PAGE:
The scary truth is that the people who are registering people to vote often times do not know the law, they do not know only citizens can vote, and they are not properly trained or informed of this fact. Sometimes they are told not to ask about citizenship at all and just get people registered. Even worse, many times lawful permanent residents, foreign students and others who are applying for a driver’s license are asked by the driver’s license officials if they want to register to vote. The DMV officials do not explain to them that they have to be a U.S. citizen. They do not explain to them that by registering to vote and signing for their driver’s license, they are claiming to be a U.S. citizen, an act that can haunt them forever.

      If you are not a U.S. citizen and you are registered to vote or you have voted in an election, please, please go see an experienced and trusted immigration attorney as soon as possible. An attorney who knows this area of the law, like me can help non-citizens do damage control in a situation that can potentially lead to the denial of immigration benefits and deportation.

      If you are not a U.S. citizen and you have registered to vote or voted, all is not lost; you are not guaranteed a plane ticket back the country where you were born. Depending on the facts of your case and your immigration status, you may have defenses to the false claim to citizenship and unlawful voting.

      For example, if you are a lawful permanent resident (green card holder) and you have been in the country for many years, and you registered to vote or voted, you may be able to keep your green card, avoid deportation and even successfully apply for citizenship.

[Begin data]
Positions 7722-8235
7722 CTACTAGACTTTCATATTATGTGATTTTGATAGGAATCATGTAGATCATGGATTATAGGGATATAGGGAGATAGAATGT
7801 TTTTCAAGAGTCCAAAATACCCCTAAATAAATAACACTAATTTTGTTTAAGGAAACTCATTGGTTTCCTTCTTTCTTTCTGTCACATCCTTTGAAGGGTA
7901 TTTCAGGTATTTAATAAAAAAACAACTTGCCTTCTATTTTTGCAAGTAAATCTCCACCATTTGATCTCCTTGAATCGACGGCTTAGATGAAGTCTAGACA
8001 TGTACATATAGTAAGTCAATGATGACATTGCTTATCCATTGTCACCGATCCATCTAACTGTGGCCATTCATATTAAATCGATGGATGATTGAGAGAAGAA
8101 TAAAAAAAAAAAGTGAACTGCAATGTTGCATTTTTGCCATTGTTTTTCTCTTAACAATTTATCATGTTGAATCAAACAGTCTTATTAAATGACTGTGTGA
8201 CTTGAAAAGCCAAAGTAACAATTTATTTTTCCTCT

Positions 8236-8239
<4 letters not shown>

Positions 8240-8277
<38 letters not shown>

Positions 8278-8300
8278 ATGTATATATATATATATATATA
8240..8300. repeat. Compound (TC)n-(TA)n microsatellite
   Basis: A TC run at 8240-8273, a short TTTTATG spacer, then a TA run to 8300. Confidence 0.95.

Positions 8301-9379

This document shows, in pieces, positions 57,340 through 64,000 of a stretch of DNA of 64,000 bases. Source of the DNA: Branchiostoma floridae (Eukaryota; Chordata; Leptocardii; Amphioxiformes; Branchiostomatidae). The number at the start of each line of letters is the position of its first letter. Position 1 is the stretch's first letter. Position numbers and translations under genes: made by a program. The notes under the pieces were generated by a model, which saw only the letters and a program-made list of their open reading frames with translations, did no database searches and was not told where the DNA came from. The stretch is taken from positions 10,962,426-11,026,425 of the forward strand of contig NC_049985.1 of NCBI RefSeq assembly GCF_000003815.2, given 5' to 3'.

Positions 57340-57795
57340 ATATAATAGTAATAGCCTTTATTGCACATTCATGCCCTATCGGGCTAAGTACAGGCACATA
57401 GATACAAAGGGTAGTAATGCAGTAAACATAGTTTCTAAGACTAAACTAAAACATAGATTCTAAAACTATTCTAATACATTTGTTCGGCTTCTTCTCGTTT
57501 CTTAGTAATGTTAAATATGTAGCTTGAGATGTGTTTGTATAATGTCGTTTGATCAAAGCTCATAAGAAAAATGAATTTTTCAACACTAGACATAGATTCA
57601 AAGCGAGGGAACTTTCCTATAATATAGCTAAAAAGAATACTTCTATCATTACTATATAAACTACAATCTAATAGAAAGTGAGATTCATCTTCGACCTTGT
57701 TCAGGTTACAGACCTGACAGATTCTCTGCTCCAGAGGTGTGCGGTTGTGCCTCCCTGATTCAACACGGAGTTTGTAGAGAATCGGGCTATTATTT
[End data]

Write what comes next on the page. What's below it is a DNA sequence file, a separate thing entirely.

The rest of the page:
If you are not a citizen and have registered to vote or voted and you have lived in the U.S. since you were a child, and your parents are citizens, you may not have violated the criminal or immigration laws on this subject.

    If you are not a citizen and you voted in a federal election-one where you were voting on the President or Congress-then you have likely violated the federal law on unlawful voting, even if you did not know you were doing anything wrong.

    If you are not a citizen and you voted in only a state or local election, and you did not know you were doing anything wrong, you may not have violated the criminal or immigration laws on the subject.

    This area of criminal and immigration law is very confusing and can lead to very serious consequences, whether you knew you were doing anything wrong or not.

    If you need an immigration attorney anywhere in the United States, but certainly if you live in Orlando or Jacksonville, please call Shorstein, Lasnetski & Gihon.

    If you are not a citizen and you registered to vote or voted, call us today to set up an appointment to find out how to try and protect your immigration status.

    Visit our website for more information about SLG:

    It looks like there is loophole that if they were here before 16 and didn't KNOW they were illegal,'t hey might get off. But all of these self proclaimed DREAMERS know they are illegal.

    18 U.S. Code § 611 - Voting by aliens

    (a)It shall be unlawful for any alien to vote in any election held solely or in part for the purpose of electing a candidate for the office of President, Vice President, Presidential elector, Member of the Senate, Member of the House of Representatives, Delegate from the District of Columbia, or Resident Commissioner, unless—(1)the election is held partly for some other purpose;

    (2)aliens are authorized to vote for such other purpose under a State constitution or statute or a local ordinance; and

    (3)voting for such other purpose is conducted independently of voting for a candidate for such Federal offices, in such a manner that an alien has the opportunity to vote for such other purpose, but not an opportunity to vote for a candidate for any one or more of such Federal offices.

    (b)Any person who violates this section shall be fined under this title, imprisoned not more than one year, or both.

    (c)Subsection (a) does not apply to an alien if—(1)each natural parent of the alien (or, in the case of an adopted alien, each adoptive parent of the alien) is or was a citizen (whether by birth or naturalization);

    (2)the alien permanently resided in the United States prior to attaining the age of 16; and

    (3)the alien reasonably believed at the time of voting in violation of such subsection that he or she was a citizen of the United States.

    (Added Pub. L. 104–208, div. C, title II, § 216(a), Sept. 30, 1996, 110 Stat. 3009–572; amended Pub. L. 106–395, title II, § 201(d)(1), Oct. 30, 2000, 114 Stat. 1635.)